This hermeneutic research journey begins with the premise that Jung’s and Corbin’s works presuppose a visionary capacity far removed from the experience of most people. In Corbin, this capacity is associated with an apparitional imaginal world and creative Imagination depicted in Islamic Sufism as accessible only to mystics. Hillman’s writings in archetypal psychology, which are profoundly influenced by both Jung and Corbin, approach this world of imagination from a literary (or psycho-poetic) perspective that is potentially more accessible to nonmystics. But Hillman’s intriguing references to Corbin, which are metaphorically inclined, fall short of providing an explicit knowledge of Corbin’s abstruse oeuvre. This research explores the works and hermeneutic approaches of Corbin and Hillman with the aim of learning about the creative Imagination in respect to nonmystics. A third voice, referred to as the Actress, contributes to this dialogue reflecting the researcher’s experience. This figure acts as a representative of the nonmystic whose connection to the numinous imaginal world of Corbin’s focus can best be described as an associative sense of numinosity experienced through acting. As the research journey unfolds, Dionysos, the god of Greek tragedy, simultaneously provides an environment that corresponds to each of these voices and explicitly brings the worlds of mysticism and theatre together. The Dionysiac cosmos thus leads to a vision of mystic-theatre as an archetypal practice and twofold individuation process for today’s world which is informed by Corbin, Hillman, and the Actress. Keywords: archetypal psychology, Corbin, Dionysus, Hillman, creative Imagination, mystic, imaginal, theatre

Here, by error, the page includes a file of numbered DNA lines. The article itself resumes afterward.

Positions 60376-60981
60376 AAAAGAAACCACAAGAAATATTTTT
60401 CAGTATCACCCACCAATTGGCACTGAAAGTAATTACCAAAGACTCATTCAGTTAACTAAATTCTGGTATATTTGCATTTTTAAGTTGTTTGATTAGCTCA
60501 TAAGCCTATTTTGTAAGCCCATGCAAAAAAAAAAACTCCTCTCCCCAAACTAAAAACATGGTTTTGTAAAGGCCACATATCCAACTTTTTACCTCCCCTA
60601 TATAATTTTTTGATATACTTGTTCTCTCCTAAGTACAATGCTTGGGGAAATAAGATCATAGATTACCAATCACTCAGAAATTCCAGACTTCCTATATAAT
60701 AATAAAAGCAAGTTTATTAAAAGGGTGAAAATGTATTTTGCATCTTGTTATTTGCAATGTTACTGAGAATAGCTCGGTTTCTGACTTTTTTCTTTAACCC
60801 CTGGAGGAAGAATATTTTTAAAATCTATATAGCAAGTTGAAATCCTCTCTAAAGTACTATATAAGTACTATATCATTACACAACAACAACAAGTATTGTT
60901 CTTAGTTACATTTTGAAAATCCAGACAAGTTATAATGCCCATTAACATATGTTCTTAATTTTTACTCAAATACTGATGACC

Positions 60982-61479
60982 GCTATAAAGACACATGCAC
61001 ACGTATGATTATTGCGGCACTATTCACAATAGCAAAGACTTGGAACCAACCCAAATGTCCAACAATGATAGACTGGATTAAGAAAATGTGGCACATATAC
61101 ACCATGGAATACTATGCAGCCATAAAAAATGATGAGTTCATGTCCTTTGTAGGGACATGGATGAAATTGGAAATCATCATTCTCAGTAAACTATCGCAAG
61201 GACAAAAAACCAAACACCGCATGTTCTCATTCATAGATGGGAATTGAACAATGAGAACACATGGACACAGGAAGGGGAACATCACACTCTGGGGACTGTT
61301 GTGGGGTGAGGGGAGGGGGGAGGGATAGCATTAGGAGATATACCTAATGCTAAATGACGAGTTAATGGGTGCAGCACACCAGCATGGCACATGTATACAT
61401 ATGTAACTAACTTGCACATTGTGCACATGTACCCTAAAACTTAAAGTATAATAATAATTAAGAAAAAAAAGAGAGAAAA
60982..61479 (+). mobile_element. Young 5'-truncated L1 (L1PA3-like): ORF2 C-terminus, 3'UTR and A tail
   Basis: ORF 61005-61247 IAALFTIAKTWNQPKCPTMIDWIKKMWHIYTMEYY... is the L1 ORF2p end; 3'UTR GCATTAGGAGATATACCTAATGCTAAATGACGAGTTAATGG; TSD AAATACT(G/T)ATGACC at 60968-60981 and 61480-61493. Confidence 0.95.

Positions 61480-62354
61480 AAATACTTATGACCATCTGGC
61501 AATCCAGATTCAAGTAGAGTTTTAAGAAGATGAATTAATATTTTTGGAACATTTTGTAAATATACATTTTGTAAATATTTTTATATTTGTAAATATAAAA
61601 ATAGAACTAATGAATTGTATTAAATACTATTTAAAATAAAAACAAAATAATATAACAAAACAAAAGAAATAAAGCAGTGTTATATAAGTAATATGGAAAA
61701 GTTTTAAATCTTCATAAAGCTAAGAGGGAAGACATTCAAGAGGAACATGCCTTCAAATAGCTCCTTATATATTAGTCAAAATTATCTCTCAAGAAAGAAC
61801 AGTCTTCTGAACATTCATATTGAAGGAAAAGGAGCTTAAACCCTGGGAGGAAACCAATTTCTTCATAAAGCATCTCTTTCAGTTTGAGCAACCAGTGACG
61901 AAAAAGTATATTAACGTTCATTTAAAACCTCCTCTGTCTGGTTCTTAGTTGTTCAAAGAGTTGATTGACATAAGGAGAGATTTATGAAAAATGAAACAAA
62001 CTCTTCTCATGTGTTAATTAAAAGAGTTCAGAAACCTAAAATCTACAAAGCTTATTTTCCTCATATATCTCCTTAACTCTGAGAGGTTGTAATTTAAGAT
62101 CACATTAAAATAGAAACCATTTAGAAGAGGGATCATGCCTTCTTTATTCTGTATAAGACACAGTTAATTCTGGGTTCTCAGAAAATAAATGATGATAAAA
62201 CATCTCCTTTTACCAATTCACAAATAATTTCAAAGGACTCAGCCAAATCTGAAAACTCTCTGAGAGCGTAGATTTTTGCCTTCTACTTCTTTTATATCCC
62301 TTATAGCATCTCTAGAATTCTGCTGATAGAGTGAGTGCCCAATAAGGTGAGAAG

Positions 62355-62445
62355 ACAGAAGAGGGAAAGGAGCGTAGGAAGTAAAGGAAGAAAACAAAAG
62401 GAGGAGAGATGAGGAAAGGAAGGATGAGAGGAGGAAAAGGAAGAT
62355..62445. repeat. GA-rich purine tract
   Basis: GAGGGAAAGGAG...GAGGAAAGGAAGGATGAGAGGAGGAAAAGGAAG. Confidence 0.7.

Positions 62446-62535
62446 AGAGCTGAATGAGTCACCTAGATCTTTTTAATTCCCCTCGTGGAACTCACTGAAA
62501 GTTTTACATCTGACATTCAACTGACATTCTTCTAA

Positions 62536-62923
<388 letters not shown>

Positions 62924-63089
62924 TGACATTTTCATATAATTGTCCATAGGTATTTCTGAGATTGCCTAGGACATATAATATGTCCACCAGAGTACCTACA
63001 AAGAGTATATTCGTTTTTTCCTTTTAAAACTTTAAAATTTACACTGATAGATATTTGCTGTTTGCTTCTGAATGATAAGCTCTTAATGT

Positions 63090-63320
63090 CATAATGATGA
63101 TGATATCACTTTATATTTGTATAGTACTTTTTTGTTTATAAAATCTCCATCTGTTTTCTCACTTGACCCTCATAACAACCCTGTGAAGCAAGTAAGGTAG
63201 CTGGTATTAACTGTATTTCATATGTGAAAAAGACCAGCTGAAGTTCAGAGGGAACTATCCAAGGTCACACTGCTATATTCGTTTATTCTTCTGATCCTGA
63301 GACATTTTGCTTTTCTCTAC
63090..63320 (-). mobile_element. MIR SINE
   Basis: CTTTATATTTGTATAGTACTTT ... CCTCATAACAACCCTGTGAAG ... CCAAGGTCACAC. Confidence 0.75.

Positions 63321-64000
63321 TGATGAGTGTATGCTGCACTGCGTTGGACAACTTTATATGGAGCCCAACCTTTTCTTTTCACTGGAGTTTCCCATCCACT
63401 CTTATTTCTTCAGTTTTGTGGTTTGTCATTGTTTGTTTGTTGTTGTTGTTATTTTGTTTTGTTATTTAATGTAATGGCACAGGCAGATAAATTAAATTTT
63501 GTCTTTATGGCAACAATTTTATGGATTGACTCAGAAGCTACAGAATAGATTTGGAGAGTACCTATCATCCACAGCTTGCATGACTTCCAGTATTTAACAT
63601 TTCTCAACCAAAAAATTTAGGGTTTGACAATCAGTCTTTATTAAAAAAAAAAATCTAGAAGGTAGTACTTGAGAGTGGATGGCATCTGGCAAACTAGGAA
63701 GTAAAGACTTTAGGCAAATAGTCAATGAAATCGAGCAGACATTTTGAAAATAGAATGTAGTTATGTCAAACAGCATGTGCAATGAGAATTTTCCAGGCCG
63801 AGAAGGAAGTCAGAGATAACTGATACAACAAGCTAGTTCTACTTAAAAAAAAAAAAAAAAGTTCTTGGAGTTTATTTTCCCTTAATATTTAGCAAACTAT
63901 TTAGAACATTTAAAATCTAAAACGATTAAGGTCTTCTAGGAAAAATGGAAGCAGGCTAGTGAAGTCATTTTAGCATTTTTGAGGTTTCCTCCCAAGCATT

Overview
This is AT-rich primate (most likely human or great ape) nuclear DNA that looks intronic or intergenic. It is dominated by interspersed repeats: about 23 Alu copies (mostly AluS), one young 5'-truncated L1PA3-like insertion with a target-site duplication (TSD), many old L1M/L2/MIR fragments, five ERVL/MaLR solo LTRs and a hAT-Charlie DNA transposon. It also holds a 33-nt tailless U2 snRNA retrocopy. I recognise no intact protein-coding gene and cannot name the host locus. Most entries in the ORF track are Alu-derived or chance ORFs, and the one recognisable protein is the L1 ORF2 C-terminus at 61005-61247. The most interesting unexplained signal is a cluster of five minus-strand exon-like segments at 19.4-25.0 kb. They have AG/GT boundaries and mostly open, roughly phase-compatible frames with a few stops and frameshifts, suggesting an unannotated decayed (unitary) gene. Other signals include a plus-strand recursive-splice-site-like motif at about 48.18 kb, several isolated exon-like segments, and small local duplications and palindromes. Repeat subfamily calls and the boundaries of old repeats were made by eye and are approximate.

|Commitee:||Butler, Jason, Cheetham, Tom|
|School:||Pacifica Graduate Institute|
|School Location:||United States -- California|
|Source:||DAI-B 79/03(E), Dissertation Abstracts International|
|Subjects:||Theater, Personality psychology, Spirituality|
|Keywords:||Archetypal psychology, Corbin, Henry, Creative imagination, Dionysos, Hillman, James|
Copyright in each Dissertation and Thesis is retained by the author. All Rights Reserved
The supplemental file or files you are about to download were provided to ProQuest by the author as part of a
dissertation or thesis. The supplemental files are provided "AS IS" without warranty. ProQuest is not responsible for the
content, format or impact on the supplemental file(s) on our system. in some cases, the file type may be unknown or
may be a .exe file. We recommend caution as you open such files.
Copyright of the original materials contained in the supplemental file is retained by the author and your access to the
supplemental files is subject to the ProQuest Terms and Conditions of use.
Depending on the size of the file(s) you are downloading, the system may take some time to download them. Please be